Zip lining through the Nam Kan jungle, sleeping in the world’s highest treehouses and waking up to misty views over the Luang Prabang Mountain Range.  This sounds like a childhood fantasy, but is actually a real activity in Northwestern Laos with a serious purpose.  The Gibbon Experience is a tourism based conservation project which employs over a hundred local people and works to conserve the dwindling forest.  “Illegal logging, commercial cropping, excessive slash-and-burn practices, overall pressure on land and mismanagement combined are rapidly eradicating tropical forests.”  This organization promotes sustainable agriculture, reforestation and alternate income sources while providing a really fun activity.  This is one of the pricier things to do in Laos, but your money goes to a good cause.  We did a three day trek, which included days spent on dozens of high flying zip lines and nights in giant treehouses above the tree canopy.

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6.)  Kuang Si Waterfalls: Luang Prabang

This stunning waterfall is one of the top places to visit around Luang Prabang.  Dissolved limestone from the surrounding mountains gives the water a milky blue color and has formed unusual tiers similar to those found in underground caves.  There are several pools where you can swim and relax to soak up the natural minerals.  The falls span a large area and keep getting more impressive as you hike further.  The top of the waterfall is reachable by a steep climb which many people overlook.  Here you will find a view, additional walking paths and a small wooden raft waiting to take you to the source.  These falls are normally a busy tourist attraction, but there are far less visitors outside of peak season.  It is reachable by tuk tuk or scooter 45 minutes outside of town, and the route passes through some very picturesque landscapes.  Go early to best avoid the crowds.

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7.)  Jungle Trek: Nam Ha National Conservation Area

Northern Laos is filled with mountains and jungle, making it an ideal location for those interested in outdoor adventures away from the “Banana Pancake Trail” tourist cities further south.  There are several towns acting as hubs for those wanting to trek, bike or kayak in remote areas, including Nong Khiaw, Luang Namtha and Muang Sing.  We set up a two day jungle camping trek from Luang Namtha in the Nam Ha National Conservation Area.  This trip offered a great taste of local food and forest living.  The hike took us deep into the jungle, where our two guides built our tent using bamboo with a ratan and banana leaf roof.  Food was prepared the traditional way with mostly foraged ingredients boiled in sections of bamboo over the campfire.  With so few visitors at this time of year, we were the only two on this excursion.  During the dry season, kayaking options may be limited due to water levels.  The price for these trips depends on the number of people and your negotiation skills.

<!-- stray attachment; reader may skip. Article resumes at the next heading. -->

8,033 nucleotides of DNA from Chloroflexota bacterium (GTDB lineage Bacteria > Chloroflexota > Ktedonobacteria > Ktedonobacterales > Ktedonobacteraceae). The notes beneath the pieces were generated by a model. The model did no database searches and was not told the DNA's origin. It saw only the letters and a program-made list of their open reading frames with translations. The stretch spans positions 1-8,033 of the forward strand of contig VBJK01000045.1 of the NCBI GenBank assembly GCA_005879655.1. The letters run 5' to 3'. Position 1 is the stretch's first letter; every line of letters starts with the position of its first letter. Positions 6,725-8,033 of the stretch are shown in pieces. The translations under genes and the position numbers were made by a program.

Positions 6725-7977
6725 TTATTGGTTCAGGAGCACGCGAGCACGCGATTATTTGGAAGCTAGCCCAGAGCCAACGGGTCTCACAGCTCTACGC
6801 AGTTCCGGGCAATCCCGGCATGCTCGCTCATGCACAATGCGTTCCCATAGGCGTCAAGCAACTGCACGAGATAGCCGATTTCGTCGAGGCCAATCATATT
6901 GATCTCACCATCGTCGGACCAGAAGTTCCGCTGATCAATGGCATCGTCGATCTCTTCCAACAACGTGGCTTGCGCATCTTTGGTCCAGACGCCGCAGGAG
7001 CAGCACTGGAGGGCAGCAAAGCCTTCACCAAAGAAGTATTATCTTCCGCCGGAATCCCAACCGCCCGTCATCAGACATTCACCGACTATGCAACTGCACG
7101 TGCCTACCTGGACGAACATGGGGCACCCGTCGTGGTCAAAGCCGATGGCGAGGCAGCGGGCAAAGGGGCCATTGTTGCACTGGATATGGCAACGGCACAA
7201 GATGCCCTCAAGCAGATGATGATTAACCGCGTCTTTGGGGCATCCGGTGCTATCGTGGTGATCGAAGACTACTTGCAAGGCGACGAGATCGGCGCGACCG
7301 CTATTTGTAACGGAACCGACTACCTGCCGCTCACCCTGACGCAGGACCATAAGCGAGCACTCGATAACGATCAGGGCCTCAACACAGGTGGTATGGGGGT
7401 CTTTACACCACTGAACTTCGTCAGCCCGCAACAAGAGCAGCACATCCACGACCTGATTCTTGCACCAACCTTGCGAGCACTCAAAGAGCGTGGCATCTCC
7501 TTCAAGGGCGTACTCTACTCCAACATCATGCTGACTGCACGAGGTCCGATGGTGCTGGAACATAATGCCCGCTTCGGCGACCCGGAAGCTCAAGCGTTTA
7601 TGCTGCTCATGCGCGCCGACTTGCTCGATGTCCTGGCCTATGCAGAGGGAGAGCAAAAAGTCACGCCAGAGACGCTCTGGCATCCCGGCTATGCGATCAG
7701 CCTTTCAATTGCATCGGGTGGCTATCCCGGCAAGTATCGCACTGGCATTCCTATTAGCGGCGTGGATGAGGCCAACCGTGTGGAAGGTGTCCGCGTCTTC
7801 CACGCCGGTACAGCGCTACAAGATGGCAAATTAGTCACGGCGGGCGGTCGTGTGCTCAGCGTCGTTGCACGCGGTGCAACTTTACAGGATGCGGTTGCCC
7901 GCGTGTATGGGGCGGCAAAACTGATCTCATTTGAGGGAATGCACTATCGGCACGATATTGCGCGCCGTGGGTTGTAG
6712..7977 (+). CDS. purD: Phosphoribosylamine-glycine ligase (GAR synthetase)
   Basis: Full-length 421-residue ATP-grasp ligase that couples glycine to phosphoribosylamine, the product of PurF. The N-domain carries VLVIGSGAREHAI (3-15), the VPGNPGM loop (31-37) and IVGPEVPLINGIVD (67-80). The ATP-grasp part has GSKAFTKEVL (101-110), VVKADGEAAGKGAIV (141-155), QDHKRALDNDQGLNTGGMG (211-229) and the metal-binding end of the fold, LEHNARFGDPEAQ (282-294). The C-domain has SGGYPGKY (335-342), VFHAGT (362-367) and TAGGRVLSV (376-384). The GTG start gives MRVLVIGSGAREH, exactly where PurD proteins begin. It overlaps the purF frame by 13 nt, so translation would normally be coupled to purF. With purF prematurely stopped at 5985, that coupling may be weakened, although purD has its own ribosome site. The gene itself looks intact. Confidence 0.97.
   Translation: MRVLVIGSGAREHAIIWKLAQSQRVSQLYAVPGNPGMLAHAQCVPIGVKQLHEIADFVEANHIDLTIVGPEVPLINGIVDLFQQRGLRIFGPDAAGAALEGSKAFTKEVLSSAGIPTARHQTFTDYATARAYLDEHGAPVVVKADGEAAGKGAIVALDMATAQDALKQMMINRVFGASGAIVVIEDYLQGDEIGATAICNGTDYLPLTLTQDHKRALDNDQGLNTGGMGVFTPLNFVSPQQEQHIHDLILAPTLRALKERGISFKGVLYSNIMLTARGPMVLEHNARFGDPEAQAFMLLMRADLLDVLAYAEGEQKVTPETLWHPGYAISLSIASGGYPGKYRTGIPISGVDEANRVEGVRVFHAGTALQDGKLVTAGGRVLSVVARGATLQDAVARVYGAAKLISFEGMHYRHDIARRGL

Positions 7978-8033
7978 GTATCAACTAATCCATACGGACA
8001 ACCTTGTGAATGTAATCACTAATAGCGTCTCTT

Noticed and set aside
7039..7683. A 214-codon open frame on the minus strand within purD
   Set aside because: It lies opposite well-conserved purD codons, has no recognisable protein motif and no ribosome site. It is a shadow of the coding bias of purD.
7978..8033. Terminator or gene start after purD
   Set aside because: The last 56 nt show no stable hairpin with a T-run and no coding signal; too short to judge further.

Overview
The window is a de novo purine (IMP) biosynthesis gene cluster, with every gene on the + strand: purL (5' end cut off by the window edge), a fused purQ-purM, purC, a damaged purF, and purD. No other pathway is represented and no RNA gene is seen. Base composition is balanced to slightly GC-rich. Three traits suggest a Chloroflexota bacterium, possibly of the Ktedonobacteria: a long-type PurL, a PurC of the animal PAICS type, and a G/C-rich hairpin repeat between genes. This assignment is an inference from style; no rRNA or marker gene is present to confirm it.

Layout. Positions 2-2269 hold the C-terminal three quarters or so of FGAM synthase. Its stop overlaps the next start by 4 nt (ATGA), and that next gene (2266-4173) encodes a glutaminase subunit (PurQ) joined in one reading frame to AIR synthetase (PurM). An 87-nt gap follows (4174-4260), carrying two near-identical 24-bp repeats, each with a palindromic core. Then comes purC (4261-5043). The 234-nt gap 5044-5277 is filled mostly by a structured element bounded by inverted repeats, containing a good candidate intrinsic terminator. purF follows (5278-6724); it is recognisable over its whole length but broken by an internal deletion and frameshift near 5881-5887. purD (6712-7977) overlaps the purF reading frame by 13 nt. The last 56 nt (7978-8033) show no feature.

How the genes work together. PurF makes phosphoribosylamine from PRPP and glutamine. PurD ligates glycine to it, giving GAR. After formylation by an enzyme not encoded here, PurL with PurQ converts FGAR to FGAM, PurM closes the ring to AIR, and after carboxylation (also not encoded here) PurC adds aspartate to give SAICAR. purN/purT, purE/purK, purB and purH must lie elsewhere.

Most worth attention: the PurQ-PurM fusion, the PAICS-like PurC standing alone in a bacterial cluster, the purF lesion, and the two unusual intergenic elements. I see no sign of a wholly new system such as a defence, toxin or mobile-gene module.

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8.)  Ethnic Villages: Muang Sing

Muang Sing is a small town located way off the beaten path near the borders of Myanmar and China’s Yunnan province.  The surrounding landscape is predominantly mountainous and home to nine different minority ethnic groups.  At one point, a German NGO had set up the town for eco-tourism, but left a few years back and it never materialized.  It is now visited by only a few adventurous travelers, making it the perfect off track cultural destination.  There are many options which include 1-3 day jungle treks, village visits and home stays.  A trip to this town is important because it sends a message to the inhabitants that an intact forest is more valuable than a clear cut one.

We took a side trip from Luang Namtha and did one night in this town.  After finding bikes for rent at the only rental shop, Tiger Man across from the Tourism Office, we spent the day exploring the surrounding villages.  For those interested in local handicrafts, these villages have some of the most authentic and beautiful on offer.  Riding through the neighboring Nong Boua, Tai Dam women can be seen working on looms underneath their stilted homes, making many types of fabrics, scarfs, clothes and bags from hand spun and dyed thread.  Hysterically persistent Akha ethnic women sell their products in the morning market and around town, and they will be sure to find you.

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Those are the eight best things we found to do in Laos during our low season visit.  Feel free to Contact Us if you have any questions about our logistics through the country.  We hope that you enjoy your trip!


If you have plans to add China to your Southeast Asia, trip be sure to read our post on How to Apply for a China Visa in Vientiane, Laos.  To read more about Luang Prabang, visit our more detailed post.

You can see other posts from our adventures including our trek through Nepal, Great Ocean Road trip and South African safari.  They are sure to inspire your lust for travel!  And take a look at our Adventure Gallery where you can see our pictures from all around the world.

Do you have an interest in long term travel?  Check out our Trip Planning posts, where you can learn how to prepare for a lengthy trip, see how to never check your bags on planes, find out about travel security and make sense of travel insurance, amongst others.